Minimum wage laws in adjacent states (in case you were wondering)

why capital should be in Vegas
Nevada Current file photo
why capital should be in Vegas
Lawmakers were greeted in Carson City with snow Monday. Photo: Michael Lyle

Nevada Democratic lawmakers and Gov. Steve Sisolak acknowledge that the state’s minimum wage needs to go up. But by how much, and when, has yet to be ironed out, at least publicly.

In the meantime, for perspective, or context, or just for the nonce, here are the minimum wage laws in states adjacent to Nevada, according to the National Conference of State Legislatures:

  • Arizona’s minimum wage is $11 an hour. On Jan. 1, 2020, it goes up to $12, and then rises annually based on cost of living increases.
  • California’s is already $12. It is scheduled to rise a dollar a year until it reaches $15 in 2022, followed by annual increases based on the consumer price index (CPI).
  • Oregon’s wage is $10.75. It is scheduled to rise by 75 cents a year until reaching $13.50 in 2022, and then rise based on the CPI thereafter.
  • The minimum wage is $7.25 in both Utah and Idaho.

The only official minimum wage proposal on the table in Nevada right now is a joint resolution passed by legislators in 2017 to raise the wage in the state constitution. Legislators could opt to not raise the minimum wage this year, and instead pass the constitutional amendment resolution again, which would send it to voters in 2020. If voters approved it, Nevada’s minimum wage would rise from its current $7.25 an hour to $9.40, but not until Jan. 1, 2021. The wage would then rise by $1.15 each year, until reaching $14 in 2025.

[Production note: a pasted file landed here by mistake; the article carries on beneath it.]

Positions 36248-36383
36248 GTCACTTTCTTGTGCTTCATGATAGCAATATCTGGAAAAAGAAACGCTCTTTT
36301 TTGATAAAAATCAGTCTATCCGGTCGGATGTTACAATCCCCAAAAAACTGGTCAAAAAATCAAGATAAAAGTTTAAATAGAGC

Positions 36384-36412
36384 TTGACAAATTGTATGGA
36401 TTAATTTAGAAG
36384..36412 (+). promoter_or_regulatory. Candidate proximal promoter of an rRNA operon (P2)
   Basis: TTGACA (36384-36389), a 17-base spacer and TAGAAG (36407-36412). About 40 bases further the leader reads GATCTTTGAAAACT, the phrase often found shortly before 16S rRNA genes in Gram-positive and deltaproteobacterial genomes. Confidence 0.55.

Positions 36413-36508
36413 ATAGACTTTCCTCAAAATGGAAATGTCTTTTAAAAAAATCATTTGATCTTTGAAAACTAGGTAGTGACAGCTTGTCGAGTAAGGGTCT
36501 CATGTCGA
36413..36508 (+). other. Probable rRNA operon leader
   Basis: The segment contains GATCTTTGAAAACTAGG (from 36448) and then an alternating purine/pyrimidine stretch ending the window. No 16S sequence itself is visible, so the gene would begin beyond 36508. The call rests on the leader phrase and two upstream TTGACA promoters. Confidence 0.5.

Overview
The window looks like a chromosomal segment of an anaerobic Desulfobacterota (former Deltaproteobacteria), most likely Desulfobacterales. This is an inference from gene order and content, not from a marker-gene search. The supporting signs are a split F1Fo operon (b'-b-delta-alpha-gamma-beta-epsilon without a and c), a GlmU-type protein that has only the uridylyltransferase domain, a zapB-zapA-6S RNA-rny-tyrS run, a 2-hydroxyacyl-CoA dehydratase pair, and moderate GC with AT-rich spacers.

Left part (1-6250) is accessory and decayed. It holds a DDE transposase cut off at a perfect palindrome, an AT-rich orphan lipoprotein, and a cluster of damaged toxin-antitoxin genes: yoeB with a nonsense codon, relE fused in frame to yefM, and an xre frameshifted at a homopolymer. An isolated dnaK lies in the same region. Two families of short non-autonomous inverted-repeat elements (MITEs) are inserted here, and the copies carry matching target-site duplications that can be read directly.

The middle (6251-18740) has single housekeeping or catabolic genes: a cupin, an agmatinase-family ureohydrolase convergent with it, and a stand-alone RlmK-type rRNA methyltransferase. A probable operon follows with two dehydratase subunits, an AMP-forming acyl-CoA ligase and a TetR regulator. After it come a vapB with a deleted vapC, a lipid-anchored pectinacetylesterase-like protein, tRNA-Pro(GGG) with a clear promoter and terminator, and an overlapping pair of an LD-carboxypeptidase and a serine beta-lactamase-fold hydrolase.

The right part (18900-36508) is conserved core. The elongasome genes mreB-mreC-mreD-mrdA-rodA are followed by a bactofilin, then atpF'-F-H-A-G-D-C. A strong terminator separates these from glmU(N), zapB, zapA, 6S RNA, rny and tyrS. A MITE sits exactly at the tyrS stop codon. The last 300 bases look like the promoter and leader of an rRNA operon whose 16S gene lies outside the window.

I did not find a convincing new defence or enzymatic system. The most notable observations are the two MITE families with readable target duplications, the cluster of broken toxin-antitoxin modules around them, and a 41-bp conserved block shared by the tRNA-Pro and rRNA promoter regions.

Meanwhile, Nevada Democratic Sen. Jacky Rosen and Democratic Reps. Dina Titus, Steven Horsford and Susie Lee all support legislation to raise the minimum wage nationally from its current $7.25 to $15 by 2024.

Hugh Jackson
Editor | Hugh Jackson was editor of the Las Vegas Business Press, senior editor at the Las Vegas CityLife weekly newspaper, daily political commentator on the Las Vegas NBC affiliate, and author of the Las Vegas Gleaner political blog. Prior to moving to Las Vegas, he was a reporter and editor at the Casper (Wyoming) Star-Tribune.

LEAVE A REPLY

Please enter your comment!
Please enter your name here